Next, a dial indicator would be positioned generally on a top region of block 29 and oriented so that its sensing arm senses the bottom of bar 162 and table 122 moved back and forth by rotation of handle 36. Thus, in this fashion, it is determined what, if any, adjustments need to be made in the vertical positioning of either of engine support assemblies 40 and 42 to maintain bar 162 in a parallel horizontal plane to that of guide surfaces 18. With this adjustment made, and thus with bar 162 aligned with surfaces 14 and 16, the next step is to position engine block 29 in alignment with bar 162 so that one may bore along the original axial center of bearing housings. To do this, the dial indicator is attached to boring bar 162 so that its sensing container enters and touches the face of one of saddle bores 188. The bore is aligned with the bar when the indicator reads the same at three points in the block bore; and to effect this alignment, vertical adjustment shaft 66 of engine support assemblies 40 and 42 and lateral adjustment screws 58 of engine support assemblies 40 and 42 are adjusted. It is significant that one is only concerned with the block half of the bore, and the three points to be concerned with are each side of the bore right below the parting face of cap 190 and the point at the center distance between these two points which is normally in line with an oil hole in block 29. In each case, the saddle bores nearest the bar ends are the ones to be centered.
After the foregoing adjustments have been made, it is desired to vertically move both ends of the block up approximately 0.001 inch, as this will enable cutting tool 196 to be set at a proper size to clean up the block portion of the bore. However, it is critical that not much be removed from the saddle bore half of the housing as this will result in gear and chain problems with assembled engines. After this last adjustment has been made, holding bar 104 is finally locked in place by firm connection of clamp assemblies 109 and to each end of table 22.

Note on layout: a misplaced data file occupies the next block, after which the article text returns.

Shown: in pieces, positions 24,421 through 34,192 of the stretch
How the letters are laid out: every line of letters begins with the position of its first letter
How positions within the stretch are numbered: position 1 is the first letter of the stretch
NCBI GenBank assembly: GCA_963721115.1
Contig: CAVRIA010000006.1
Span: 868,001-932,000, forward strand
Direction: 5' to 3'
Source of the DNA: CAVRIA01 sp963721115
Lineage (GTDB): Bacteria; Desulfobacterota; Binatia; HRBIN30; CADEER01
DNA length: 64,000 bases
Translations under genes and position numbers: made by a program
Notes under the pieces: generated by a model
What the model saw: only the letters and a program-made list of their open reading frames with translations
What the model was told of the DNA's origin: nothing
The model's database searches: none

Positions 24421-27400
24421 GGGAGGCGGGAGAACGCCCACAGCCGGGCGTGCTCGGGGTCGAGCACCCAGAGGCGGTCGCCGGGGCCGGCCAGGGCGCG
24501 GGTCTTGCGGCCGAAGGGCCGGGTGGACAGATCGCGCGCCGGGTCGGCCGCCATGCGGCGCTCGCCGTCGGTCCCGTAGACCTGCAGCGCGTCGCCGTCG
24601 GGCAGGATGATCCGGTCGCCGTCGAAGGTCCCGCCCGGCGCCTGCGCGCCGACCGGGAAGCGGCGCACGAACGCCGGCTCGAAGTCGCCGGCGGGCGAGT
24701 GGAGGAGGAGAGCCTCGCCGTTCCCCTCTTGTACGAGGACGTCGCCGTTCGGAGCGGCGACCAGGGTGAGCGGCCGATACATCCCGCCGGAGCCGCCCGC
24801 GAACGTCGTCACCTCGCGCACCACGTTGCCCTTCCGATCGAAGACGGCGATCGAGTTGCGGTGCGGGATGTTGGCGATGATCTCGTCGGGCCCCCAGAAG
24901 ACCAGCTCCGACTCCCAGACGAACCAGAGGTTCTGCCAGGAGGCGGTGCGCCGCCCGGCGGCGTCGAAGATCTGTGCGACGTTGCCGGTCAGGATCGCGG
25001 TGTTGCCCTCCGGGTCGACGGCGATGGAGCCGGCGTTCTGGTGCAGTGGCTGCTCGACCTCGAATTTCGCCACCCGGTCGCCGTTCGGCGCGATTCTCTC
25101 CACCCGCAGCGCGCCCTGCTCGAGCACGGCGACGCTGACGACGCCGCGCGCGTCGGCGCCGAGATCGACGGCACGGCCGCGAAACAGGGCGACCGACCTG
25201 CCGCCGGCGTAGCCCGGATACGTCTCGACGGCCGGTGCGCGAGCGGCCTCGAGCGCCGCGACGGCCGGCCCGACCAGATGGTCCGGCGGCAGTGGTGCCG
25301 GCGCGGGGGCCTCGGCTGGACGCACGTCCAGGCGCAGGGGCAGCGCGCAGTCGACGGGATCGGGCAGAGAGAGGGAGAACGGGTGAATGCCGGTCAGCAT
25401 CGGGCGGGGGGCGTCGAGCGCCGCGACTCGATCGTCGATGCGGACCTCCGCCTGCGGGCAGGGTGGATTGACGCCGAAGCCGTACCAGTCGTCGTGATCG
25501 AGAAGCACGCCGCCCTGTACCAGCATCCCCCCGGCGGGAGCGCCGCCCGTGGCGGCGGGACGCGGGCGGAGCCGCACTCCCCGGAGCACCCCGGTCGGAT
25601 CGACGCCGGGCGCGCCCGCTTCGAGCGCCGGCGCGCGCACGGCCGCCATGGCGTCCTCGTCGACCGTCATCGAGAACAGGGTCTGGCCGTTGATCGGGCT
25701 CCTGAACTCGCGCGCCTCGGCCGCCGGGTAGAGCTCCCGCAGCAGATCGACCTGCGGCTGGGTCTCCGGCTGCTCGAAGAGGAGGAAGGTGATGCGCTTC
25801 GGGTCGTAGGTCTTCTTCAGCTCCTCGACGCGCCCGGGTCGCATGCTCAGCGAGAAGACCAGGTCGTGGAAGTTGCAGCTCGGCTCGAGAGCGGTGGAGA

Now, with all adjustments made and cutting tool 196 set in collar 192 to take a desired cut in boring housing 186, motor 160 is turned on and steady rest 198 mounted and secured to block 29 without a cut being taken. In this fashion, the bar is steadied to run in an aligned position, and thus cutting may be commenced. To accomplish this, handle 36 is rotated and through drive assembly 26 moves table 22, to in turn move a bearing housing into rotating cutter 196 and to effect the reboring of the bearing housing. After reboring one housing, the block may be continued in advancement, thereby allowing a second inline bearing housing 186 (cap not shown) to be bored without moving collar 192. The procedure may be continued to additional bearing housings, provided there is still sufficient travel left on the ways of the machine. When this is not the case, collar 192 would be tightened on bar 162 in a different location, whereby the bearing housings not bored may be bored. Thus, by the machine of this invention and the following procedure outlined, the boring housings may be align bored precisely and simply. By virtue of the fact that there are basic references, guide surfaces 16 and 18, which are vertical and horizontal references, the boring bar can be readily held to alignment and then the work piece moved along the same references. The result is the operator knows when his adjustments are right and can proceed with confidence in accuracy over long periods of usage of the machine. In the event that there should occur some misalignment by virtue of bearing or other component wear, the problem will be readily apparent and correction can be taken before use of the machine in the cutting operation. In this fashion, there would be no excuse for taking an incorrect cut or otherwise damaging an engine block.